Robotics for Kids
Robotics for kids sounds like something that only engineers and hard-core scientists would take on. But then my youngest daughter (age 4) spent the day with her dad at our local science center and came home with the coolest little robot ever. I’d like to introduce you to the Scribble Bot. It’s about the easiest version of a robot that little kids can make. It’s simple enough for a three or four year old to make with grown-up help and easy enough for older kids to make all by themselves. Plus the parts are incredibly inexpensive so it can be used for small groups or classroom settings.
I’ve had nearly as much fun playing with this little guy as my kids have. In fact, I just ordered enough parts for my Girl Scout Brownies to make them at our next meeting. I always get excited when I can bring something STEM related to my Girl Scouts.
What You’ll Need
- 1.5-6V hobby motor (no wires)
- battery holder with wires
- plastic cup (or some other container to tape the markers to)
- 3-5 same size markers (I made the mistake of using slightly different lengths…just get ones that are the same length, it’ll be easier)
- counter weight (I used a chunk of hot glue gun stick and a rock I found in the yard – but you can make up anything you want – it just has to be able to attach to the motor somehow)
- 1 AA battery
- masking tape
Robotics for Kids – On the Cheap
So I bet you’re wondering just how much this little robot costs to make. Let’s run down the list piece by piece.
- hobby motor – $0.95
- battery holder – $0.65
- plastic cup – $.03
- markers – $0.25
- counter weight – free (it was just something I had lying around my house!)
- 1 AA battery – $0.25
- masking tape – free (had it kicking around for years)
Grand Total: $2.13
Step by Step
Step 1 – Attach the Legs
First thing is to attach the legs (i.e. markers) to the cup by taping them on with the masking tape. These are the robot’s legs so you’ll want them to be as even as possible so your robot will stand up and your scribbles will make a predictable pattern. I just grabbed four markers from our marker stash and it was sort of a pain since they weren’t all the same length. My advice is to get three matching markers. I’m always about making the building easier so you can get to the fun part (playing with it!) faster.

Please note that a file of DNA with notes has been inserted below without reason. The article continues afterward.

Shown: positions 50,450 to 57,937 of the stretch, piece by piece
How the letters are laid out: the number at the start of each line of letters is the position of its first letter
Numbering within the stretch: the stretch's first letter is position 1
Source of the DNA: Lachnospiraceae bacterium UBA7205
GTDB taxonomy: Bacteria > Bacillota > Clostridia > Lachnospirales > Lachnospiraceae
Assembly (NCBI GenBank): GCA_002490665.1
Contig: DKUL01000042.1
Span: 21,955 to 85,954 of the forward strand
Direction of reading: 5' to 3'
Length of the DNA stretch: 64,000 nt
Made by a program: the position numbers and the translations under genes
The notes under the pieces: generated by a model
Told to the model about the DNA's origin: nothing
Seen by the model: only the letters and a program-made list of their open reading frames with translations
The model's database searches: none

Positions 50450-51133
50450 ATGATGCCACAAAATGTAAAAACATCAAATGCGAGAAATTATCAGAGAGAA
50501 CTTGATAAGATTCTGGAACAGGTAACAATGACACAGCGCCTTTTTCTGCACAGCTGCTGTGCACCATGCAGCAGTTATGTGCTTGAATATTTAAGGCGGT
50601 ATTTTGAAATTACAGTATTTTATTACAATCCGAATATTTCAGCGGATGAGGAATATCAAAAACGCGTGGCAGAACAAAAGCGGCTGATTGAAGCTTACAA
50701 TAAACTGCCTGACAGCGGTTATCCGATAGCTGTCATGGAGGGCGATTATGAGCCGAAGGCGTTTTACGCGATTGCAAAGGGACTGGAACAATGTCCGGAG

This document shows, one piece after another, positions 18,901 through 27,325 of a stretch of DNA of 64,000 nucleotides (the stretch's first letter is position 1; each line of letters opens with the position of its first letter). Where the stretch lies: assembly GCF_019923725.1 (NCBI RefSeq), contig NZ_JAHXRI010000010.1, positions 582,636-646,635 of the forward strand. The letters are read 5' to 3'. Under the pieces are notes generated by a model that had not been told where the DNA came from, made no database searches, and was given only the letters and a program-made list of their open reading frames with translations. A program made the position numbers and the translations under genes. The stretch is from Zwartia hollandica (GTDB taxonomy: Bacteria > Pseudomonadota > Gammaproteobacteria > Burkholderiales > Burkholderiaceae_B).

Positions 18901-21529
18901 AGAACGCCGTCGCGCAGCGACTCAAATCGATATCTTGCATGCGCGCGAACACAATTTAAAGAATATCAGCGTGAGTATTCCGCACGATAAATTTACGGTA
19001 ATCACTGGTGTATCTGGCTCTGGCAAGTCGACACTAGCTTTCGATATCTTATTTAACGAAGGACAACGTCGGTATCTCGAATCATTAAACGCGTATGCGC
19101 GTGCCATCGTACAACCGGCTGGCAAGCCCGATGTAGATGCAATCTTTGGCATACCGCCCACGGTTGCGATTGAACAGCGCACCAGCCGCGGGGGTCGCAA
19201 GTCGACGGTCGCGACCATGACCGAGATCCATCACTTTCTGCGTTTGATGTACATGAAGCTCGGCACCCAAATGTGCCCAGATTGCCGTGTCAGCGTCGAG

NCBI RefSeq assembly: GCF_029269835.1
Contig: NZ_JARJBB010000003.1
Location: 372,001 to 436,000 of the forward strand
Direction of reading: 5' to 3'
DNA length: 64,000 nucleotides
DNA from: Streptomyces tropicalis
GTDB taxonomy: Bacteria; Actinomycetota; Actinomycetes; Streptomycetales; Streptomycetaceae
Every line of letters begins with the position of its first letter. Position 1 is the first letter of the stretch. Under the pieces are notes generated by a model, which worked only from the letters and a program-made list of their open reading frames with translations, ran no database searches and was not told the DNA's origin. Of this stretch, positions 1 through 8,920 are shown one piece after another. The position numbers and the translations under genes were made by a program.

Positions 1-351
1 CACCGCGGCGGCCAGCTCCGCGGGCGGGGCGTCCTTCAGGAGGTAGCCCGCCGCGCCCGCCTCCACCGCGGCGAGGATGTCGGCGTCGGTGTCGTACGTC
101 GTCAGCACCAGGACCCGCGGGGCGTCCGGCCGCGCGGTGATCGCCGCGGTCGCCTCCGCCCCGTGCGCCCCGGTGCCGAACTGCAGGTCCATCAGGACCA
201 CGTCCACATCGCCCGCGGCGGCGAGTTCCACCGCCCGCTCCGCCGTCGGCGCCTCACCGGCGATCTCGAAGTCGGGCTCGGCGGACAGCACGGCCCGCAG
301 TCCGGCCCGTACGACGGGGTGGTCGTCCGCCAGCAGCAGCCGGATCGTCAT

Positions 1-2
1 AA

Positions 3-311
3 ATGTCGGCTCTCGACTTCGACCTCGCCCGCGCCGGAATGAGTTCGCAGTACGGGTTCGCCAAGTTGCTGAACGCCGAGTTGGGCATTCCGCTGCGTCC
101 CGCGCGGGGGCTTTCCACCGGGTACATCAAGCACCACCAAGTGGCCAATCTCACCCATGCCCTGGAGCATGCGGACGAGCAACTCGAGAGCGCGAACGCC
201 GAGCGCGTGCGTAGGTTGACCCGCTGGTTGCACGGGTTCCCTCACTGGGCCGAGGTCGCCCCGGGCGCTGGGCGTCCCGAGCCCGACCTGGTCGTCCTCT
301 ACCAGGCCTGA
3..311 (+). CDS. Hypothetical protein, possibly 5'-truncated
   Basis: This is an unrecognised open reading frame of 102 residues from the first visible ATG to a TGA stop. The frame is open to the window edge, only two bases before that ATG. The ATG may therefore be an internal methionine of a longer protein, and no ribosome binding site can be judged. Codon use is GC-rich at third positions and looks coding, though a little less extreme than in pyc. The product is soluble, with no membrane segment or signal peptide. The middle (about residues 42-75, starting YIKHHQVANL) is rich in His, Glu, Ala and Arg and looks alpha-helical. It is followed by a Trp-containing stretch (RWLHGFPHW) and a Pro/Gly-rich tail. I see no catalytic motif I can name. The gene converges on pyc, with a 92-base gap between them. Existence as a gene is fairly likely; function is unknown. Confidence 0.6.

Step 2 – Attach the Battery Holder
Simple tape the battery holder on close to the top of your cup. The motor will live on the top of the cup so you’ll need to put the battery holder close enough to the top that the wires can reach the motor.
Step 3 – Attach the Motor
Position the motor on the top of the cup with the spinner (the small metal rod) over the edge of the top. This will make your motor off-center (this is on purpose!) The little spinner will have something attached to it later on so that it works sort of like a fan blade. Now attach the motor to the top of the cup using your masking tape (be generous). It’ll need to be stuck down pretty good because the robot shakes quite a bit.
Step 4 – Connect the Wires to the Motor
This is perhaps the easiest step. Taking the exposed metal parts of each wire – simply loop them through the metal holes and bend the wire down to secure. I had it pop out a time or two during the scribbling, but it’s super easy to just put back in. It doesn’t matter which side red or black go into, just put one on each side. The arrows in the picture below show you the area on the hobby motor I’m talking about.
Step 5 – Add Your Counter Weight
Now all you gotta do is create a counter weight to make your robot be a little off balance. If you installed the battery at this point and watched it, nothing much would happen. The shaft would spin smoothly and the cup would just sit there. But when you install a counter weight to make it intentionally off kilter – you get the cool vibrating motion that creates our scribbles.
The piece of hot glue gun stick – I used this because the glue is soft enough that I could jam it onto the spinning shaft.
The rock I found in the yard and taped to the glue stick fragment.
Step 6 – Uncap Your Markers and Place the Scribble Bot on Paper
Flip your robot upside down and uncap your markers. Now place it on a big ol’ sheet of paper. We’re ready to get it going!
Step 7 – Install Your Battery
We’re ready for the fun part. Making sure that you put the negative side in the negative end of the battery holder (minus sign to minus sign, etc.) push the battery into the battery holder. Your scribble bot should be shaking now. Put it on paper and watch what happens!
Step 8 – Experiment!
Watch that baby go! Can you adjust the counter weight and make it create different patterns on the paper?
Watch the Scribble Bot Movin’ and Shakin’
Here’s a quick little video of what it looks like in action. Super fun huh? Betcha didn’t think that robotics for kids could be THIS easy!